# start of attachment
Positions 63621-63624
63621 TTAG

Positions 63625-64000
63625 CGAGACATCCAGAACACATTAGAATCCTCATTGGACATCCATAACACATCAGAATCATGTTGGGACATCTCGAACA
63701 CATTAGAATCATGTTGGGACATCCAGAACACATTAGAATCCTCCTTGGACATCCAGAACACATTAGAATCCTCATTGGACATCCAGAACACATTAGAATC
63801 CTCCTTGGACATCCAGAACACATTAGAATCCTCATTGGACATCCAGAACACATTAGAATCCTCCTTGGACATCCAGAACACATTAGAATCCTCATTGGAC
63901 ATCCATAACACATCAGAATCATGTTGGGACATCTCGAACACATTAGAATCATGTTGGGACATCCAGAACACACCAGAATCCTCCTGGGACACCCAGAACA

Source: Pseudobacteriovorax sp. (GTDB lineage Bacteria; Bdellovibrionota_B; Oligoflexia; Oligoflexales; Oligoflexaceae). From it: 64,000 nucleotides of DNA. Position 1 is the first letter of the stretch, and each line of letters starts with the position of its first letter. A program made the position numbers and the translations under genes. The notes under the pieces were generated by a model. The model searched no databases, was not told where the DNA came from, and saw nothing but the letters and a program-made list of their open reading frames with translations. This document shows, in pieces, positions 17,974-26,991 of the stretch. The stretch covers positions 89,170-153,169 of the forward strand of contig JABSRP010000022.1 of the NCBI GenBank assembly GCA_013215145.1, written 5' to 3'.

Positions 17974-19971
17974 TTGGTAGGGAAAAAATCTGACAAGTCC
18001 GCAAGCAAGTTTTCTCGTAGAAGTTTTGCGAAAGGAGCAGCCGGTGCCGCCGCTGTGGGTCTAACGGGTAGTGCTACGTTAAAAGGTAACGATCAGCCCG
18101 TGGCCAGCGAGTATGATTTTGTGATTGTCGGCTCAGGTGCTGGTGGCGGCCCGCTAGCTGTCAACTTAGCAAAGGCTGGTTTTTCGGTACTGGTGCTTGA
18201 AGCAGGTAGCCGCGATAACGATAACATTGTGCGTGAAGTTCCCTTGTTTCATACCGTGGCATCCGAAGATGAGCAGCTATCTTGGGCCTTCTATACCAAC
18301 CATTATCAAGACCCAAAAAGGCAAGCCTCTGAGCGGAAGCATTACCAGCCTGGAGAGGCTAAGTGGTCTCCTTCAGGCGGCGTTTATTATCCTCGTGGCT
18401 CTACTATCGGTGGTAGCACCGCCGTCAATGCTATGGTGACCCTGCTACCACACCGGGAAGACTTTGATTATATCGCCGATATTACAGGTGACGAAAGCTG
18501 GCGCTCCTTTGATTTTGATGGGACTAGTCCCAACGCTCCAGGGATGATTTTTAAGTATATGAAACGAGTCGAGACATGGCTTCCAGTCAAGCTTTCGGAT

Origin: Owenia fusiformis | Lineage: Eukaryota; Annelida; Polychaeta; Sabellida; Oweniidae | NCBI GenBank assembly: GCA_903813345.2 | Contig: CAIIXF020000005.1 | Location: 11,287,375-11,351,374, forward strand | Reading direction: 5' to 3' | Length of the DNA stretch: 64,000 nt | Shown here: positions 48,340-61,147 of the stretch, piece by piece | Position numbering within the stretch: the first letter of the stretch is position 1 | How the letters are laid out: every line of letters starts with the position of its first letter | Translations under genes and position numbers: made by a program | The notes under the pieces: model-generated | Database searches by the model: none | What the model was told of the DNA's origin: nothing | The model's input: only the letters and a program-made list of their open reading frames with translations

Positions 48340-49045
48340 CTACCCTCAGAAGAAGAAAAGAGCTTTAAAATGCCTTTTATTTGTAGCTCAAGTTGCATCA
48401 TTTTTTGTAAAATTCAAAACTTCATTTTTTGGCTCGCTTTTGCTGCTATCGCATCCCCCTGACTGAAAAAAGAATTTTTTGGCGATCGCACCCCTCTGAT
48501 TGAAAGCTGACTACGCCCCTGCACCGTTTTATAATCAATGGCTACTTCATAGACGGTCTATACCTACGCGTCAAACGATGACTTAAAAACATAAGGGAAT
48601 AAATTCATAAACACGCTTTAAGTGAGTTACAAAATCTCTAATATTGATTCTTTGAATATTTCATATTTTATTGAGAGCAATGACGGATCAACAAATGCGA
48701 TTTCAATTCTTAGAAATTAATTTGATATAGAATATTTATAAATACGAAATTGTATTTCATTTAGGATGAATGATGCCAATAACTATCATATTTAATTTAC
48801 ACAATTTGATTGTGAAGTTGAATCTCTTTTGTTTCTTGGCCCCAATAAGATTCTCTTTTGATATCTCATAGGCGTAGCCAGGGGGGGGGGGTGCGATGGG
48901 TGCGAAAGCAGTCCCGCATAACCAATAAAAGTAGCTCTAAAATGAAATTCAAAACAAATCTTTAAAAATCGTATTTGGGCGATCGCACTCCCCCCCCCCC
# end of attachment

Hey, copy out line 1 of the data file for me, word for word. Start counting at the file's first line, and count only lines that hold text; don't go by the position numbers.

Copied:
Positions 63621-63624